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Zee's QFT in a Nutshell pages 65-66. For a complex scalar QFT

$$ \varphi(\vec{x},t) = \int\frac{d^Dk}{\sqrt{(2\pi)^D2\omega_k}}\left[a(\vec{k})\mathrm{e}^{-i(\omega_kt-\vec{k}\cdot\vec{x})} + b^\dagger(\vec{k})\mathrm{e}^{i(\omega_kt-\vec{k}\cdot\vec{x})}\right] \tag{17} $$

with creation/annihilation operators $a,a^\dagger,b,b^\dagger$ he defines the current $J$ and charge $Q$:

\begin{align} J_\mu & = i(\varphi^\dagger\partial_\mu\varphi - \partial_\mu\varphi^\dagger\varphi)\tag{18}\\ Q & = \int d^DxJ_0(x). \end{align}

I want to check that

\begin{align} \tag{1} Q = \int d^Dk[a^\dagger(\vec{k})a(\vec{k}) - b^\dagger(\vec{k})b(\vec{k})] \end{align}

That's what I've done so far (there are three integrals, the $dx$ one from the definition of $Q$, the $dk$ and $dl$ ones from the $\varphi$ and $\partial_\mu\varphi$ in the definition of $J$):

\begin{align} Q = & \int d^DxJ_0(x) = i\int d^Dx(\varphi^\dagger\partial_0 \varphi - \varphi\partial_0\varphi^\dagger)\\ % = \,& i\int d^Dx(\varphi^\dagger\pi - \varphi\pi^\dagger)\\ = & i(i\omega_k)\iiint d^Dxd^Dkd^Dl\frac{1}{(\sqrt{(2\pi)^D 2\omega_k})^2}\bigg[\\ & \left(a^\dagger(\vec{k})e^{ikx}+b(\vec{k})e^{-ikx}\right) \left(-a(\vec{l})e^{-ilx}+b^\dagger(\vec{l})e^{ilx}\right)-\\ & \left(a(\vec{k})e^{-ikx}+b^\dagger(\vec{k})e^{ikx}\right) \left(a^\dagger(\vec{l})e^{ilx}-b(\vec{l})e^{-ilx}\right) \bigg]\\ = & \iiint d^Dxd^Dkd^Dl\frac{1}{2(2\pi)^D}\bigg[\\ & a^\dagger(\vec{k})a(\vec{l})e^{ix(k-l)}+a(\vec{k})a^\dagger(\vec{l})e^{ix(l-k)}-b^\dagger(\vec{k})b(\vec{l})e^{ix(k-l)}-b(\vec{k})b^\dagger(\vec{l})e^{ix(l-k)} +\\ & \left(b^\dagger(\vec{k})a^\dagger(\vec{l})-a^\dagger(\vec{k})b^\dagger(\vec{l})\right)e^{ix(k+l)} + \left(b(\vec{k})a(\vec{l})-a(\vec{k})b(\vec{l})\right)e^{ix(k+l)} \bigg] \end{align}

IF I could set $k=l$, then this whole mess would clean up and I get the desired result: The last line should vanish because $[a, b]=[a^\dagger,b^\dagger]=0$. In the second-to-last line for $k=l$ we have $a^\dagger a+aa^\dagger = 2a^\dagger a + 1$ because of $[a,a^\dagger]=1$, and this would imply $(1)$.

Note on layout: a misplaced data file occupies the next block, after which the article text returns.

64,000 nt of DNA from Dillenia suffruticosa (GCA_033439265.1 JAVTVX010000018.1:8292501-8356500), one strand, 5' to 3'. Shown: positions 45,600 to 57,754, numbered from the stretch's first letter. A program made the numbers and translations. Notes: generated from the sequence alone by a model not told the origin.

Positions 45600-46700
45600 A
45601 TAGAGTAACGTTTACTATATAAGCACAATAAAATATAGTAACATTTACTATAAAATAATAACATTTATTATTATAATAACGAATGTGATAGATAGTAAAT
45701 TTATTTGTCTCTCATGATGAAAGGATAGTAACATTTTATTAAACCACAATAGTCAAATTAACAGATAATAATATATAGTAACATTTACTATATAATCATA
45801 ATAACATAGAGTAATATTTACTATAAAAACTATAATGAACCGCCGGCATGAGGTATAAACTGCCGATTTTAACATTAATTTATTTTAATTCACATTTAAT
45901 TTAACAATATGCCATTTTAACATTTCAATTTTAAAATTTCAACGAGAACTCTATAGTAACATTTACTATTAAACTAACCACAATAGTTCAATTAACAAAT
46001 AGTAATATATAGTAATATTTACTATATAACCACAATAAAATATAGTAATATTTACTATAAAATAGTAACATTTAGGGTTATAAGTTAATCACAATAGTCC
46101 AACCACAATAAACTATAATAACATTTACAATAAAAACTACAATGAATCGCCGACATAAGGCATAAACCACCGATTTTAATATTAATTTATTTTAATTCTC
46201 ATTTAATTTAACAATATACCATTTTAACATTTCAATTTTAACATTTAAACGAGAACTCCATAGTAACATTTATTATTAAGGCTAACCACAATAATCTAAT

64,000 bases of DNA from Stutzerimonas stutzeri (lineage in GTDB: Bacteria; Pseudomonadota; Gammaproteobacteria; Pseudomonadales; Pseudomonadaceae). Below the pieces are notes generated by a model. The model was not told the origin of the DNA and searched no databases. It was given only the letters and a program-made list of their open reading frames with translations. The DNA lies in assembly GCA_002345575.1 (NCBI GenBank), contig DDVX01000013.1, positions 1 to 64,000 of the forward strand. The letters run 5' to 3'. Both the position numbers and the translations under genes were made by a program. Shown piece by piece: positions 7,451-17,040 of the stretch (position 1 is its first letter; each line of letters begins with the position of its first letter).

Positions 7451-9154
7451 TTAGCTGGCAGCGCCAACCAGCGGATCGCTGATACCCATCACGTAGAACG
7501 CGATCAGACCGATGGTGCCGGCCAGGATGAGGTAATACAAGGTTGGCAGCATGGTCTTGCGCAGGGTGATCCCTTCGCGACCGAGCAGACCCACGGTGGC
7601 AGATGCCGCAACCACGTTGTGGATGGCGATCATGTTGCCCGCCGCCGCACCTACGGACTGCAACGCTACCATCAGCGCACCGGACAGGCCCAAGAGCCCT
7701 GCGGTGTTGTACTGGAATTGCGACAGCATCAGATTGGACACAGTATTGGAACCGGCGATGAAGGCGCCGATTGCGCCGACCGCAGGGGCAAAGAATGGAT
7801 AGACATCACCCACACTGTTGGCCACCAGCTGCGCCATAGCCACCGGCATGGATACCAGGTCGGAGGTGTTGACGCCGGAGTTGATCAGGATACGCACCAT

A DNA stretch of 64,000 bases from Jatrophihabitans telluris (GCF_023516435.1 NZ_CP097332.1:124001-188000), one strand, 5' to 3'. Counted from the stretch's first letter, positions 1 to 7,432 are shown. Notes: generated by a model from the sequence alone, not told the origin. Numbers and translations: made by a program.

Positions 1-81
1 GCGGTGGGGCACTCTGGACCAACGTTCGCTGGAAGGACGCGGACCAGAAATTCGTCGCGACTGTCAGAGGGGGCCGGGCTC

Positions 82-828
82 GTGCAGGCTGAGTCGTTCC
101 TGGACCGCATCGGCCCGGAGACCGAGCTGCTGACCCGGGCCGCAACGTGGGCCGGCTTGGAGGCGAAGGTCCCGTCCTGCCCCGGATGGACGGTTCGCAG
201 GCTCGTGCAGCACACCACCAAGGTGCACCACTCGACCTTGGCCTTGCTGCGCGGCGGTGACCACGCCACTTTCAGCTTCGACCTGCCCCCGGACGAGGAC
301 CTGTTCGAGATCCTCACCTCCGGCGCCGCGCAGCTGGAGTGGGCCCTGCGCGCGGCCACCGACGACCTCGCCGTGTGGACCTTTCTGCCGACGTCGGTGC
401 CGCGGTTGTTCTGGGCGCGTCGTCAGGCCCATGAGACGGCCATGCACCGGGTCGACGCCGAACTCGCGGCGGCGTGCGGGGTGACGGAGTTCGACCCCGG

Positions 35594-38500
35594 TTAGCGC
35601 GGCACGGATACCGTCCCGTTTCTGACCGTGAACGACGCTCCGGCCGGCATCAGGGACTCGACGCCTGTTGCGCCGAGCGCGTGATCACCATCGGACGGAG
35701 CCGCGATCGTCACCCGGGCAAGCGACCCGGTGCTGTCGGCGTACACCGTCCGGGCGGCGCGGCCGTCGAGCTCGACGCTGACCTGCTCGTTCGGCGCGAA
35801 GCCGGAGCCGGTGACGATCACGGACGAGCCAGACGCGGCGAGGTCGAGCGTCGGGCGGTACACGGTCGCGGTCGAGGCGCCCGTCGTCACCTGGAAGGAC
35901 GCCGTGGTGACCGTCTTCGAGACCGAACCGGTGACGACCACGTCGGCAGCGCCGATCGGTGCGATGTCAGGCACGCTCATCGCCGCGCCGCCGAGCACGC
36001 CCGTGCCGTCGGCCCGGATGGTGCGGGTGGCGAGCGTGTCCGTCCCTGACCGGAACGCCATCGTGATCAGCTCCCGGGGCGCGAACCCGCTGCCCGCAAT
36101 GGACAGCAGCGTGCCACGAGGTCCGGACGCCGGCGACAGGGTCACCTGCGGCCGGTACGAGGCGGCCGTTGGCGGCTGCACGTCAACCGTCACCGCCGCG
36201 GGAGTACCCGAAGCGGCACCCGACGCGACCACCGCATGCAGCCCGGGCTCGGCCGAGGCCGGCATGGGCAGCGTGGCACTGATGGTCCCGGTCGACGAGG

But why can I set $k=l$? Maybe I can use $2\pi\delta(y)=\int dz e^{-iyz}$ somehow to get a $\delta(k-l)$ in the integral, but I'm too inexperienced in Fourier transforms of operators.

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    $\begingroup$ To be clear - space-time is $(D+1)$-dimensional? $\endgroup$ – Prahar Nov 15 '15 at 13:31
  • $\begingroup$ @Prahar yes, space-time is $(D+1)$-dimensional. To simplify the notation of the exponentials, I have used $xk = t\omega_k - \vec{x}\cdot\vec{k}$ with $\omega_k=\sqrt{k^2+m^2}$. $\endgroup$ – Bass Nov 15 '15 at 13:44
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    $\begingroup$ Why do you say "maybe" for your last attempt? That's exactly what you do - nothing else there depends on $x$, so you can just carry out the integral over it, and that gives you the delta function you need. $\endgroup$ – ACuriousMind Nov 15 '15 at 13:47
  • $\begingroup$ @ACuriousMind Arrrgh! Of course, I can just do the $dx$ integral first, then there are no operators in the integral! I desperately wanted to get rid of the $dl$ integral so I didn't care about the $dx$ one. ::sigh:: Thanks a lot! $\endgroup$ – Bass Nov 15 '15 at 13:56
  • $\begingroup$ @ACuriousMind what about the last line? There, I get a $\delta(k+l)$, so $l=-k$. If the c/a operators were symmetric in their argument, then the last line would vanish. $\endgroup$ – Bass Nov 15 '15 at 14:08

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